We are living in an age of noise and that is taking a toll on our minds. Eastern psychology, more precisely the yoga sutras, tell us that our mind falls into 5 focus states; scattered, dull, gathering, concentrated and still.
Due to the noise and hyper connectivity, a majority of our generation is currently living with fragile, overstimulated minds lacking focus or willpower. Impulsive habits, an addiction to stimulation and a lower sense of clarity and confidence are showing that many of us are living with a scattered or dull, i.e the lower 2 states of mind. The path to a still mind, as now recognised by the world, is a methodical journey to train the mind using classical yogic techniques such as asana (postures), pranayama (Breathwork), dharna (concentration) and dhyana (meditation). But if only it were that simple.
In today’s yoga and meditation industry, the ethos of ancient yogic culture seems to be getting diluted, or lost. The super busy are turning to yoga retreats or weekend getaways for a quick reset. While a break away from the chaos brings the much needed calm, it is one difficult to sustain once we are back into our worldly contexts. The digitally-savvy millennials are turning to new-age alternatives, from breathing apps and meditation cushions to high-end yoga apparel. Yet, what’s missing still, is stillness in the mind.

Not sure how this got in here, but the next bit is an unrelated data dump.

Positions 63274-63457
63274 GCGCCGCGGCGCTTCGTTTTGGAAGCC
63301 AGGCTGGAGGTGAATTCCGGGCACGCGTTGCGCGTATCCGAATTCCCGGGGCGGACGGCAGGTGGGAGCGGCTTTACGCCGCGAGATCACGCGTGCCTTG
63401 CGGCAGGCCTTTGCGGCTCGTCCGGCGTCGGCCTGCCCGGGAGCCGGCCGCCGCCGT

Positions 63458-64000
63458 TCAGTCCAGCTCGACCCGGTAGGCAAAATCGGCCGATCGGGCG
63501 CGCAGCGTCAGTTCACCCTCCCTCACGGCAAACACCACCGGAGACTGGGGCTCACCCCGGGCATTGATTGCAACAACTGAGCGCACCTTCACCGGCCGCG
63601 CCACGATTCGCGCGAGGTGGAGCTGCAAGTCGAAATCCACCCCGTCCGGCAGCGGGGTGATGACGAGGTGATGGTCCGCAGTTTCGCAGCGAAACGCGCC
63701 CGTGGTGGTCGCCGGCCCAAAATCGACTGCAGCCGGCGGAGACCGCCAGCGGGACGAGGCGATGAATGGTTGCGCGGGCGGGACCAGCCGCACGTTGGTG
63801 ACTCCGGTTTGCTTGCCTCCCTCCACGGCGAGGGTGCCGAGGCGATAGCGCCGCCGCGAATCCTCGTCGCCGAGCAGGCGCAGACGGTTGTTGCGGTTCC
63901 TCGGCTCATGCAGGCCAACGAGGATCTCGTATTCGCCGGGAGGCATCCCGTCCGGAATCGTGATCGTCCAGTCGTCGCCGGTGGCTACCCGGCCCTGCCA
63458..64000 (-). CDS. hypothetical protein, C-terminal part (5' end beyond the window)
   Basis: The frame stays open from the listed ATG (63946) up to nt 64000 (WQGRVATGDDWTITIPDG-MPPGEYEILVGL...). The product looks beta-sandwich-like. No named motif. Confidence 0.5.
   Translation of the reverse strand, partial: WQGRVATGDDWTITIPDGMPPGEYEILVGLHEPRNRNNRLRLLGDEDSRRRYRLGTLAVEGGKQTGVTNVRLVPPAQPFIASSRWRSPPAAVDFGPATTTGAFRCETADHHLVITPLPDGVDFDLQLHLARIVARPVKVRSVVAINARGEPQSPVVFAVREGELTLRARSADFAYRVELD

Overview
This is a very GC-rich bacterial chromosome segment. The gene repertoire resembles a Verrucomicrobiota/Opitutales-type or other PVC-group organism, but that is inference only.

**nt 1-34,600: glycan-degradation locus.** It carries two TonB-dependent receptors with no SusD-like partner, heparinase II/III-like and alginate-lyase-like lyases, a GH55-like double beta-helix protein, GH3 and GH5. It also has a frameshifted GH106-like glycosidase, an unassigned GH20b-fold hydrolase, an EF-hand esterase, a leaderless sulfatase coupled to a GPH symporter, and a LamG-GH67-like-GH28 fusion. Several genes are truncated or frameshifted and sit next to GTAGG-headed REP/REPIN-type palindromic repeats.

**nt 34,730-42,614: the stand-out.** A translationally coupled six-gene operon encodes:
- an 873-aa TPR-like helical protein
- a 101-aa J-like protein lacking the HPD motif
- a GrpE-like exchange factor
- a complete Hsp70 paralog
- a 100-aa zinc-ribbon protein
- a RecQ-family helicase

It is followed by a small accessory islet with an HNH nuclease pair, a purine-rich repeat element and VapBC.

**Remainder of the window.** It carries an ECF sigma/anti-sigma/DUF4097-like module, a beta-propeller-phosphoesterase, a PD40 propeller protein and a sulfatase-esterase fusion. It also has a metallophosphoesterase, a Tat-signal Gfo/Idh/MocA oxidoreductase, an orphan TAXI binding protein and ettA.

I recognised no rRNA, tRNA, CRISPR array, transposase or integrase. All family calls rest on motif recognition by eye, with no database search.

Still, established in 2021, is a vision to bridge these gaps and make ancient Indian yogic techniques accessible and approachable in their pure form, in the homes of a modern, tech-savvy, global audience.
Still is not for those seeking spiritual entertainment, quick hacks, or high tech wearables to track health metrics. It if for those seeking an anchor for clarity and discipline not far away on a mountain, but within their daily, busy reality through the practice of age-old classical yogic techniques.
The philosophy is based on the 5 states of mind as inscribed in the yoga sutras, the oldest texts in the history of yoga. All efforts at Still are dedicated to empower practitioners with yogic tools and knowledge to train towards a higher or still state of mind through a practice-centred effort, i.e. the path of Raja Yoga, as if one were embracing some ashram principles in their home.
It provides practitioners a methodical path to train their noisy, monkey mind, using an audio-based journey on their phones which also tracks their daily practice. Diligent practitioners progressing to advanced levels on the path are rewarded with personalised guidance from classically trained teachers at Still, just how students in sadhana (daily practice) at an ashram, are nudged by gurus from time to time.
Still’s ultimate goal is simple: more and more people across the world practicing daily to experience the power and clarity of a quiet mind.